But if we understand Amendment No. 2 to clarify the parties' original intent as to the transfer of copyrights, SCO's extrinsic evidence concerning the business negotiations may be relevant to resolving ambiguity concerning the content of that original intent. Indeed, SCO argues that Amendment No. 2 was designed to bring the language of the transaction in line with the parties' original intent to transfer the copyrights. See Aplt. R. Br. 10 (“Amendment No. 2 clarified the APA to confirm that the copyrights had been transferred thereunder.”) Of course, Novell disputes this characterization of Amendment No. 2. But unlike the language of the APA itself, the contractual language of Amendment No. 2 concerning the transfer of copyrights is ambiguous. Amendment No. 2 revises the excluded asset schedule to limit those copyrights excluded from the transaction to “[a]ll copyrights and trademarks, except for the copyrights and trademarks owned by Novell as of the date of the Agreement required for SCO to exercise its rights with respect to the acquisition of UNIX and UnixWare technologies.” App'x 374 (emphasis added). Because what copyrights are “required” for SCO to exercise its rights under the agreement is not clear on its face, California law allows courts to consider extrinsic evidence to resolve the ambiguity. See ASP Properties Group v. Fard, Inc., 133 Cal.App.4th 1257, 35 Cal.Rptr.3d 343 (Cal.Ct.App.2005). Thus, to the extent that it is proper for us to read Amendment No. 2 as clarifying the APA, SCO's extrinsic evidence of the business negotiators' intent concerning the transaction ought to be admissible.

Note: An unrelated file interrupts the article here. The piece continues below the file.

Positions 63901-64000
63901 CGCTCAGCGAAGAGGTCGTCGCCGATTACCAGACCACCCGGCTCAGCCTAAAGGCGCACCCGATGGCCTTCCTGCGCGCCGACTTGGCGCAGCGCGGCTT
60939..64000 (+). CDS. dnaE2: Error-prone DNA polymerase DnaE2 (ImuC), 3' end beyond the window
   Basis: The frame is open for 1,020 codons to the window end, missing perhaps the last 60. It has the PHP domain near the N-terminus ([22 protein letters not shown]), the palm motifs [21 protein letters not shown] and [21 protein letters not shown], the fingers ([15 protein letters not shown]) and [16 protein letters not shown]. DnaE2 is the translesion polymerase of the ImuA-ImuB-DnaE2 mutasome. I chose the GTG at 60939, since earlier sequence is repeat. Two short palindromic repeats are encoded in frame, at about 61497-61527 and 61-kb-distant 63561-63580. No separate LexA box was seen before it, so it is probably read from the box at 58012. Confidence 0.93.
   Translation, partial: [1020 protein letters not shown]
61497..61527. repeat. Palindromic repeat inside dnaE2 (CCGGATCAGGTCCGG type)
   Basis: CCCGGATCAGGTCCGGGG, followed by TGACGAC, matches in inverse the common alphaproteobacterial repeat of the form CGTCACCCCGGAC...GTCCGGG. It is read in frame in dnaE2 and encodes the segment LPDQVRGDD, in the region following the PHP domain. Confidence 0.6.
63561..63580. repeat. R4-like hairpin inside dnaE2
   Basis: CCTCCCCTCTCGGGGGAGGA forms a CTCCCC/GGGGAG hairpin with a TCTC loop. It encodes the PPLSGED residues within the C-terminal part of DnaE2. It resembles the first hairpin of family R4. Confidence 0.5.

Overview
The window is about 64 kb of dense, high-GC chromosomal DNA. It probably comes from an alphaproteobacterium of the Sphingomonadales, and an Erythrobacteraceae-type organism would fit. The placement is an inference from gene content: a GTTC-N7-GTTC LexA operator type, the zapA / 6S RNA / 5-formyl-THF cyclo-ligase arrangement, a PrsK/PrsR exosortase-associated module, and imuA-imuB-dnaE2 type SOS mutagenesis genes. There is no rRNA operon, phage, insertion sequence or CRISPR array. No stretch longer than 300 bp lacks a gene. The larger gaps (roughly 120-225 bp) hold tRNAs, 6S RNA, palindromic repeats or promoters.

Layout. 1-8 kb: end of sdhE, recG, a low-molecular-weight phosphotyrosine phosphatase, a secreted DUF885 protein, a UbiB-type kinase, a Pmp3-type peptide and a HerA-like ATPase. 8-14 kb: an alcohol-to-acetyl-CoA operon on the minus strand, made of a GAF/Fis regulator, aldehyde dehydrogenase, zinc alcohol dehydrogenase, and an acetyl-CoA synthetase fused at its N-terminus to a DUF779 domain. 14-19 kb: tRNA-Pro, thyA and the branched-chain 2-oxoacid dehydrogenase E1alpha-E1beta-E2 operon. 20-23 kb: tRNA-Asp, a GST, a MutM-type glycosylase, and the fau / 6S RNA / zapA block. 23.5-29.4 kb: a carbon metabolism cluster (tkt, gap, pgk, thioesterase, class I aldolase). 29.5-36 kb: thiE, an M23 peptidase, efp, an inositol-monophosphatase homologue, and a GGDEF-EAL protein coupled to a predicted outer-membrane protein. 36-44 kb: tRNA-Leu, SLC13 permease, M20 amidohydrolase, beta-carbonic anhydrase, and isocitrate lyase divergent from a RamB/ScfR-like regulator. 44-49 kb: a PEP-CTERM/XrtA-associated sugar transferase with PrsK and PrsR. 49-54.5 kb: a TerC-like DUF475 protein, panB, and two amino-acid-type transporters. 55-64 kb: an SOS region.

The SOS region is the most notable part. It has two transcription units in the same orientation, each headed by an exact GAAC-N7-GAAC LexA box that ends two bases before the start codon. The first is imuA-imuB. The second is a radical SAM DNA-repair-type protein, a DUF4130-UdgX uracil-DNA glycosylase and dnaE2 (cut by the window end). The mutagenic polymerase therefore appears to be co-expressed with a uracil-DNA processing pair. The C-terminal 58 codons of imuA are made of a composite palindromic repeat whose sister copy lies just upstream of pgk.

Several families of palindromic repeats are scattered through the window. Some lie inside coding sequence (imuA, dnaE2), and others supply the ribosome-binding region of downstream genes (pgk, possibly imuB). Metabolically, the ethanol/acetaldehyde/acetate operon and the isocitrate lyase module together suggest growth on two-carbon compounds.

Having closely considered the parties' arguments, as well as the district court's reasoning, we find that Amendment No. 2 must be considered together with the APA as a unified document. Under California law, “[s]everal contracts relating to the same matters, between the same parties, and made as parts of substantially one transaction, are to be taken together.” Cal. Civ.Code § 1642. “[M]ultiple writings must be considered together when part of the same contract.” Nish Noroian Farms v. Agric. Labor Relations Bd., 35 Cal.3d 726, 735, 201 Cal.Rptr. 1, 677 P.2d 1170 (Cal.1984). Even if we considered the language of the APA and Amendment No. 2 to be mutually antagonistic, California law still dictates that we construe them together, following Amendment No. 2 wherever its language contradicts the APA. Where “two contracts are made at different times, [but where] the later is not intended to entirely supersede the first, but only modif[y] it in certain particulars [,][t]he two are to be construed as parts of one contract, the later superseding the earlier one wherever it is inconsistent therewith.” Hawes v. Lux, 111 Cal.App. 21, 294 P. 1080, 1081 (Cal.Dist.Ct.App.1931); accord San Diego Const. Co. v. Mannix, 175 Cal. 548, 166 P. 325, 326 (Cal.1917).
In so doing, we note that SCO paid no additional consideration for Novell's agreement to Amendment No. 2. That makes sense if Amendment No. 2 was a clarification of the agreement, to bring the language of the APA into line with the parties' intent. If Amendment No. 2 were a change in the agreement (and a commercially significant one, at that), it is hard to see why Novell would have agreed to it without compensation.